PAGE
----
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Bridging the gap between physics and chemistry in early stages of star formation

A dense region of a gaseous and dusty cloud collapses to form a protostar surrounded by a disk and an envelope. This thesis uses both observations and models to study physical and chemical conditions of these protostellar systems which are likely where planets start to form.

P. Nazari
13 February 2024
Thesis in Leiden Repository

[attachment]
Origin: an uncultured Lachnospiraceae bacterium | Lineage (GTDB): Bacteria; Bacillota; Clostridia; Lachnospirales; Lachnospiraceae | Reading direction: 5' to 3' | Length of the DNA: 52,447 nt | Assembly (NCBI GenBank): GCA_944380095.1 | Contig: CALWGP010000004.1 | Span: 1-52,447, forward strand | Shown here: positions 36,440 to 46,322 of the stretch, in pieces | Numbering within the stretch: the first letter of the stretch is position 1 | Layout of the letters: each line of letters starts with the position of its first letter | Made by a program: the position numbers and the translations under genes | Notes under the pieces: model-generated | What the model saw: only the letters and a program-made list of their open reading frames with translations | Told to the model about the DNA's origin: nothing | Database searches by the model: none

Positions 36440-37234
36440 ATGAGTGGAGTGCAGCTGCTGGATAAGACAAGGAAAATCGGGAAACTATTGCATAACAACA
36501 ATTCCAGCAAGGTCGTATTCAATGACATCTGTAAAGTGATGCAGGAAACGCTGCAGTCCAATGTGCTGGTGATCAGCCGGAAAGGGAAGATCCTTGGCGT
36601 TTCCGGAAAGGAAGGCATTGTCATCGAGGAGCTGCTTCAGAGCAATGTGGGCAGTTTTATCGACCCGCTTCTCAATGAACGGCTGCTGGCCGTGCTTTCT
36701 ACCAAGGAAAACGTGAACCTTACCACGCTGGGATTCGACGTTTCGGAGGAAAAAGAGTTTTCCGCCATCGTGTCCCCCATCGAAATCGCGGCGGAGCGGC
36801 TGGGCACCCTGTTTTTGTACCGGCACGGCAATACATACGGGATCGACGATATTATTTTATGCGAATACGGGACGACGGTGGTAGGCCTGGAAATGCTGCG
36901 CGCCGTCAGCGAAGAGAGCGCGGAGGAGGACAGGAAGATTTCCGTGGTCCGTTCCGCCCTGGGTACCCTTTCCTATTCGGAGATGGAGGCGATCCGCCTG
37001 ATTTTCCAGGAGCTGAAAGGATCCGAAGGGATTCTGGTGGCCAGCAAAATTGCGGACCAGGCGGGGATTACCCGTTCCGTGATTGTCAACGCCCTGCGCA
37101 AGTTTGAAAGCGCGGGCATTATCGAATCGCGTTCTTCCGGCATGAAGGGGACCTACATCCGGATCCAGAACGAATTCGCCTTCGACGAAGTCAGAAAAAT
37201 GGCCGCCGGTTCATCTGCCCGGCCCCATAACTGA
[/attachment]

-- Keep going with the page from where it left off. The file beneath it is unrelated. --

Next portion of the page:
From the observational side, ALMA is used to quantify abundance ratios of complex organic molecules (COMs) in the gas around young protostars. These ratios are found to be remarkably constant for various nitrogen-bearing COMs which points to formation of these molecules under similar conditions, likely in ices of the prestellar phase. Moreover, observations of JWST are used to tentatively detect molecules such as methyl cyanide and ethyl cyanide in interstellar ices for the first time. In addition, high angular resolution ALMA observations of a protostellar system are analyzed to report the first detection of a disk wind candidate in methanol and hydrogen cyanide. From the modeling side, radiative transfer models are used to investigate how physical conditions such as source structure can change the molecular emission and molecular abundances. These models show that disk and optically thick dust can decrease the emission from COMs and change the correlations among their column densities.

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